‘’Iran is not a priority for the Biden administration,’’ according to Patrick Clawson, an expert on US-Iran relations at the Washington Institute for Near East Policy.
Addressing a webinar on the topic ‘’Iran’s nuclear program and its regional policies,’’ he said that the Biden administration has a very crowded agenda of issues on the domestic front including the recovery program, climate change and racial issues.
‘’ When it comes to foreign affairs, the Biden team is determined to show that they are not focused on the Middle East. The emphasis is really on China and Europe. On countering China’s rise and figuring out how to respond to that, and on restoring the transatlantic relationship with Europe. So the Biden team is just not terribly concerned about Iran. For Obama, the issue of nuclear non-proliferation was a passion of his political life. He was determined to get a deal with Iran so that the non-proliferation pact would not fall apart on his watch. But Biden doesn’t care about that at all,’’ said Clawson.
Does this mean that a review of the Joint Comprehensive Plan of Action (JCPOA), the nuclear deal with Iran signed in 2015 and from which the U.S. under Trump withdrew in 2018, will remain stalled?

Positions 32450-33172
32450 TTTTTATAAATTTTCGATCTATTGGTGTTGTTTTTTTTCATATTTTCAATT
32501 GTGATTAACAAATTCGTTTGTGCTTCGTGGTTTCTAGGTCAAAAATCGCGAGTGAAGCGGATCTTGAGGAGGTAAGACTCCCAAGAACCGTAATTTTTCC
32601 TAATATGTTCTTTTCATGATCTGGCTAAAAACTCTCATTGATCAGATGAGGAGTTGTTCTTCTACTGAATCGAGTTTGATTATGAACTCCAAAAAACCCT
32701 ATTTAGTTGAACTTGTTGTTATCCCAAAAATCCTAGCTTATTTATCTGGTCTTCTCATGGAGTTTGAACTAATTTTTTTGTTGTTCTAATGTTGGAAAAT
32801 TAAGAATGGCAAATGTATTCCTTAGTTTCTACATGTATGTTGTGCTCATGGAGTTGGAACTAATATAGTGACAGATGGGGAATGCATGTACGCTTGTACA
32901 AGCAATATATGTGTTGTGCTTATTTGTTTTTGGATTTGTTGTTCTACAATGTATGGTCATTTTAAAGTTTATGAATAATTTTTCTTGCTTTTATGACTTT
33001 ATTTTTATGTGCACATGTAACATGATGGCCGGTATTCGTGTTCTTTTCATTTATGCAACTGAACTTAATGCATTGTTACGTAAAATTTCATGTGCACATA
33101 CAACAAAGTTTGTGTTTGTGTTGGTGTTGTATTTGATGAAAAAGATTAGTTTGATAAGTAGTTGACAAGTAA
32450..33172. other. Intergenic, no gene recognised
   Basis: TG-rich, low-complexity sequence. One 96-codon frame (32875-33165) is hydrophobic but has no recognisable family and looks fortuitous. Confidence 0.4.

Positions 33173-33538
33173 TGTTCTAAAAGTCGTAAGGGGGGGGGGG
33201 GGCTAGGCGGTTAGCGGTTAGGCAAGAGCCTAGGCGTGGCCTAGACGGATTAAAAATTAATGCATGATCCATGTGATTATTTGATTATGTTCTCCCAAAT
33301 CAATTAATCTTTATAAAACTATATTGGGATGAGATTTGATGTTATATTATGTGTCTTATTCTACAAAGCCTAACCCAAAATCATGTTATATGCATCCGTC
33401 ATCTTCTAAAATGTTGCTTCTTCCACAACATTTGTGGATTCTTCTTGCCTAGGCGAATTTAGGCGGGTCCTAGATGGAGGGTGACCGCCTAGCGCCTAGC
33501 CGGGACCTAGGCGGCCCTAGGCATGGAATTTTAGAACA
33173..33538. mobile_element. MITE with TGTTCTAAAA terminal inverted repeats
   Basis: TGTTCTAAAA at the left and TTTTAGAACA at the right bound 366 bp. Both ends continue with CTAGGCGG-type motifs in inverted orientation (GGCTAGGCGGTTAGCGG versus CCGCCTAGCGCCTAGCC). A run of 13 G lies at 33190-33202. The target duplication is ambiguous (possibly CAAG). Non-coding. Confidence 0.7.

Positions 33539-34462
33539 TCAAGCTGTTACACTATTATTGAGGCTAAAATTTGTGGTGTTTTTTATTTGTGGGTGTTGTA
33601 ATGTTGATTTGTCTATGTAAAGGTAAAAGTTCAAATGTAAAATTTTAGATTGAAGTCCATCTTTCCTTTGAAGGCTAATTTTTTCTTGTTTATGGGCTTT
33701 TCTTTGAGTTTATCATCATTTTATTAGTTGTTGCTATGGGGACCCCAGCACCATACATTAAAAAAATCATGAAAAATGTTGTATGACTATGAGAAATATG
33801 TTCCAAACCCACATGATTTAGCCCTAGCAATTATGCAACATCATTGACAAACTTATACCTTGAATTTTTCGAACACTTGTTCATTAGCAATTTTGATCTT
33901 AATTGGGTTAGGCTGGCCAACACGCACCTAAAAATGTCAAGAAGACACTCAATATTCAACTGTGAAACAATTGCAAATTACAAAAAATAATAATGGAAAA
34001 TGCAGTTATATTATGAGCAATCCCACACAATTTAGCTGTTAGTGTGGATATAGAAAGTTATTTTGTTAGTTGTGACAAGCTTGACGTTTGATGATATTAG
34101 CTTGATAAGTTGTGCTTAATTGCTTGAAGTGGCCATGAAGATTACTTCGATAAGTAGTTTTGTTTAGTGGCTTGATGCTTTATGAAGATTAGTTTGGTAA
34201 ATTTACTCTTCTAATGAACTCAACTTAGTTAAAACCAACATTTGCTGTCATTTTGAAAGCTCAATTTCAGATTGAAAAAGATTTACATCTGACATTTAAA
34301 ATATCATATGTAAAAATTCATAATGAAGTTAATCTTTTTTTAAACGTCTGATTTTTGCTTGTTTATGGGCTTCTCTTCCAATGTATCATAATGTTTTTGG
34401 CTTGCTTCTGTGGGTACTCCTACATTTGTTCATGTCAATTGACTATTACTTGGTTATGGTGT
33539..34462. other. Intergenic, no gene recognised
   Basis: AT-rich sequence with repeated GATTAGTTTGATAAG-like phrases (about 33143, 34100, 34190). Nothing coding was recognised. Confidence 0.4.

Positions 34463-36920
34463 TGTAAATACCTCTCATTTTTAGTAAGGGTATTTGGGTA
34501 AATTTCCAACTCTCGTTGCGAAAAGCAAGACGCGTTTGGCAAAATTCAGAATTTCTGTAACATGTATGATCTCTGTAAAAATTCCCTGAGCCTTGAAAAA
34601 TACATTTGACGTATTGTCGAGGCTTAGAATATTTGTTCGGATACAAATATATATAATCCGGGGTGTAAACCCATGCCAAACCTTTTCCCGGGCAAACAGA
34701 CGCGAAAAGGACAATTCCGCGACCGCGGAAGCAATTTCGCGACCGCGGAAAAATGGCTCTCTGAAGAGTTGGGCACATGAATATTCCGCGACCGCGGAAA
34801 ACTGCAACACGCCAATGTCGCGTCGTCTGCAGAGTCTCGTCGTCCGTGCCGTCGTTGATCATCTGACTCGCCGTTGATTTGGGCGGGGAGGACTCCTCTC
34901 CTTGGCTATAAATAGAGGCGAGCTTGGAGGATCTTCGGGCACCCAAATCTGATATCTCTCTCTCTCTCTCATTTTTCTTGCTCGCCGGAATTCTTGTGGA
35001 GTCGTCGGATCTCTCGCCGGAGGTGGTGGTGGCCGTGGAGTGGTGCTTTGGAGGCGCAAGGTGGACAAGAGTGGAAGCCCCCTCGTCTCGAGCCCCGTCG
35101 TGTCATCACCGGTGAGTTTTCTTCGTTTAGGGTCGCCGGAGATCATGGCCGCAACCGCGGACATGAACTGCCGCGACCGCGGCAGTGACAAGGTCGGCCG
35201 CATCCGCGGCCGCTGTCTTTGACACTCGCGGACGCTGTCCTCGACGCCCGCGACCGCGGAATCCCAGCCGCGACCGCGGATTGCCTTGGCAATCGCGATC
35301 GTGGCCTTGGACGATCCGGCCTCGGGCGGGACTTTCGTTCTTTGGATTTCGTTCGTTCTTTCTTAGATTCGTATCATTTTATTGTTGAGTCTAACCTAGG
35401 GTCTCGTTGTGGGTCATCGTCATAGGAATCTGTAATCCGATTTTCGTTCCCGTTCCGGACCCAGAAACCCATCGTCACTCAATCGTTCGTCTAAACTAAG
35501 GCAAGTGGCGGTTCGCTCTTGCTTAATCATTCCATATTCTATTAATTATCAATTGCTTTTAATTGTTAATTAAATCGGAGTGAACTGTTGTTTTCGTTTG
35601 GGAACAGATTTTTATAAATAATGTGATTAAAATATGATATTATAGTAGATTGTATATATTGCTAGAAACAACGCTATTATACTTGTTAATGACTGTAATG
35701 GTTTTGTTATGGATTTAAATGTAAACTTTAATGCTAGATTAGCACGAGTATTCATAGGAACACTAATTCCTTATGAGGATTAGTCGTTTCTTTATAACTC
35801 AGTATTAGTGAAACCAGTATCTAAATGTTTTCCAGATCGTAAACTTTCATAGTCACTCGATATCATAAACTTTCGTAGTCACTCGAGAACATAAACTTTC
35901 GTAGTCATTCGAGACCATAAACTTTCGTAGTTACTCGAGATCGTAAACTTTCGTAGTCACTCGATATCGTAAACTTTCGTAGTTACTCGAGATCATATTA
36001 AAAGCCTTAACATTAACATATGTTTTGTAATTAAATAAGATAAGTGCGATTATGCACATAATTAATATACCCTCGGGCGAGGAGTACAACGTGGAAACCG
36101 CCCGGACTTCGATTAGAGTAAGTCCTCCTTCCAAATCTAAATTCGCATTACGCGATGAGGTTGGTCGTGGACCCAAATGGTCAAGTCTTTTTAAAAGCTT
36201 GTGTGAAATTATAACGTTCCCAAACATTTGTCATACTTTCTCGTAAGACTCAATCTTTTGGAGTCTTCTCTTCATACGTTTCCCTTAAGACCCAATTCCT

According to Sima Shine, a former Mossad top official who is currently senior Research Fellow at the INSS, Israel’s leading think tank, two scenarios in particular arise in the short term: one of a more cooperative Iran, the other that sees tensions and military action prevail. “Both have a 50-50 chance of asserting themselves,” he said.
‘’Israel, this is certain, is worried. It is sufficient to see how sensitive the Netanyahu government is every time that Western diplomacy says it is ready to renegotiate the nuclear agreement,” said Shine.
Joe Biden’s US ‘’disengagement’’ with Iran also implies a certain detachment of the European Union, believes Kasra Aarabi, a British-Iranian analyst in the extremism policy unit of the Tony Blair Institute for Global Change. He pointed his finger mainly at the increasing radius of influence in Iran of the Islamic Revolutionary Guards corps as a “destabilising element”. They are very dangerous, indoctrinating Shiite groups and they wish to project their ideals beyond the borders of Iran. This is the most serious danger Iran is facing at the moment, according to the researcher, as this group is challenging the concept of the nation-state and acquiring an increasingly central role within the state.
Currently, he concluded, the risk is that the “Islamic Republic is not looking forward, but wants to return to the status quo of 2015”.
The next presidential elections in Iran on 18 June could offer an interesting prospect of change for the Middle Eastern country, which has been economically weakened for years by American sanctions, although it will probably continue to remain under the influence of the ayatollahs and become even more radical towards any form of return to compliance of the nuclear agreement.
Biden and his administration have repeatedly said they will return to the JCPOA if Tehran first returns to compliance. Iran has insisted the US remove sanctions before it returns to the deal’s terms, putting the two sides at a stalemate.